Now, I apologise for the lack of posts recently, it appears life has gotten in the way, but I'm going to try and kickstart these posts again.
One reason why life has got in the way, is that I've just returned from a week's long climbing trip in Kalymnos.
Now, over the week, I climbed harder, more routes and longer routes than when I first visited the island 2 years ago.
Yet I've been climbing less than I was prior to the first visit.
So, what's changed?
Firstly, I think knowledge of the island helps and the style of routes, therefore I was able to pace myself better and set some clear goals for the trip - of which I achieved.
Why did I achieve them? Because they were clear, concise, and realistic.
Secondly, I'm cardio-vascularly fitter than I was last trip, due to doing a little more running and cycling of late. This has meant that a) the walk-ins haven't knackered me out before I've even started and b) I've recovered quicker and easier on those longer routes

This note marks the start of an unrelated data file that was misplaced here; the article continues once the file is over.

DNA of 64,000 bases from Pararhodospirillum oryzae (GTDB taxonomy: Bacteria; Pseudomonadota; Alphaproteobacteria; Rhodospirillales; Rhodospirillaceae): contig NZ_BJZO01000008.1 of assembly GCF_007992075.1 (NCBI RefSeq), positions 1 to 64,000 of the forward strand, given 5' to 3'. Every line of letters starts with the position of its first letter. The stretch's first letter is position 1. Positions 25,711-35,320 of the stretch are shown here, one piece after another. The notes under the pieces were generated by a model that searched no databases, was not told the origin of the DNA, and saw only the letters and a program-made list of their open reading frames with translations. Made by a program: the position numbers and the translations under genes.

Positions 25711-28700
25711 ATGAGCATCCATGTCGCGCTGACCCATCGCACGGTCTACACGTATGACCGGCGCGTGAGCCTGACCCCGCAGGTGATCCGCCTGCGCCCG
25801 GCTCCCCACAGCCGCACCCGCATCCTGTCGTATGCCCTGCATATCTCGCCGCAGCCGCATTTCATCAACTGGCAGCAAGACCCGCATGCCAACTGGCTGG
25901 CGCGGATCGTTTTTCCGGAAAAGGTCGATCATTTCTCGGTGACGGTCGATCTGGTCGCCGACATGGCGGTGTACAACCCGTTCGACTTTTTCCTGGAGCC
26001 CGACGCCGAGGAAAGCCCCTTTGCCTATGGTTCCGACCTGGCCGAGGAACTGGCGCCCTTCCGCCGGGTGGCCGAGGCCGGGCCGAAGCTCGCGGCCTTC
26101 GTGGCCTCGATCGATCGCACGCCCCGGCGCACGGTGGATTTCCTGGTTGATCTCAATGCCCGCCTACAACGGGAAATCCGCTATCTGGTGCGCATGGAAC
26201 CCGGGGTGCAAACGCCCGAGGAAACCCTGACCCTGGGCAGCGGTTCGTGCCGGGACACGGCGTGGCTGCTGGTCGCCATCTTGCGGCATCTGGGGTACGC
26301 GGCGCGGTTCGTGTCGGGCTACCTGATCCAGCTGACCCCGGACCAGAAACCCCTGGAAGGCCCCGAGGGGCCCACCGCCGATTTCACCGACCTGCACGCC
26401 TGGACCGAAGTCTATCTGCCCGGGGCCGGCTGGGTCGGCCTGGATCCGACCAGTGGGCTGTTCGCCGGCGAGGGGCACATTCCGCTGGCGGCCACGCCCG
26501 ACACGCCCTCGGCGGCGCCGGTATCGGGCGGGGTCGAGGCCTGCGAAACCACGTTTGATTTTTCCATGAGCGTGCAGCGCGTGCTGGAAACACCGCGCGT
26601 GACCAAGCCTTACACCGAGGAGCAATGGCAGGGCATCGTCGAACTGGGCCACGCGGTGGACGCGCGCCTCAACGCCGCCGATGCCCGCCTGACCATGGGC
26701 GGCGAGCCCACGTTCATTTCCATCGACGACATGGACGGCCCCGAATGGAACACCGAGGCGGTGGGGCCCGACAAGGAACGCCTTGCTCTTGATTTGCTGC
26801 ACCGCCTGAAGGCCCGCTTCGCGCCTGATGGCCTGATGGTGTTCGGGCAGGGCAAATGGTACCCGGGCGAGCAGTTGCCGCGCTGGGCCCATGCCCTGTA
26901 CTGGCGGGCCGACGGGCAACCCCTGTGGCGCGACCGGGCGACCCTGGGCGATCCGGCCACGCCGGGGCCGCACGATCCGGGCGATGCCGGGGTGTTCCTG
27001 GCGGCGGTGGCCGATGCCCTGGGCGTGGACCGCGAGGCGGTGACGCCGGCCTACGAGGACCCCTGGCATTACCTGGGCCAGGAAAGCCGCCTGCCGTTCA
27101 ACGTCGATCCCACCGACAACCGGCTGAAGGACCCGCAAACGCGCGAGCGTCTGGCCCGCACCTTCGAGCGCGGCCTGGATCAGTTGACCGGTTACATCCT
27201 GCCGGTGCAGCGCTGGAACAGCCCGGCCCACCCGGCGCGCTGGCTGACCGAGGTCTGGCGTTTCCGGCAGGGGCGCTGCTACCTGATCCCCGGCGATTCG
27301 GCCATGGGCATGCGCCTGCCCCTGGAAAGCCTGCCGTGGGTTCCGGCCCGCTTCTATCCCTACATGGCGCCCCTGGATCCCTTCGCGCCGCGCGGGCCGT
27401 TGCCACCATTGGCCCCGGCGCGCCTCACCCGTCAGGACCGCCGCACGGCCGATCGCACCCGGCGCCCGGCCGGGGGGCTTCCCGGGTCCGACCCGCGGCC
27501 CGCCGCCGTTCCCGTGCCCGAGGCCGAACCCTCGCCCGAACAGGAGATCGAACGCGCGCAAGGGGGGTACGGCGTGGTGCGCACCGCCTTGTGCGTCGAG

This, combined with bouldering more, I've been able to complete harder moves on routes by viewing them as boulder problems and then making use of the rests on the routes.
Utilising all these methods also meant I didn't get injured, meaning I could climb every day and succeed in achieving my goals, and have a good holiday!
So, in summary, I think it's important in climbing, as with lots of other sports:
1. Set clear goals, make them SMART (Specific, Measurable, Achievable, Realistic, Timed)
2. Cross-train; i.e. do other activities/sports, not just climbing to ensure an all-round fitness. This applies to climbing different disciplines too, i.e. bouldering can help succeed on the harder moves on trad routes, etc
That's all I have to say this week, but there will definitely be two posts coming very soon, one on amputees in sport, the second will follow the next BMC Climbing Injuries Symposium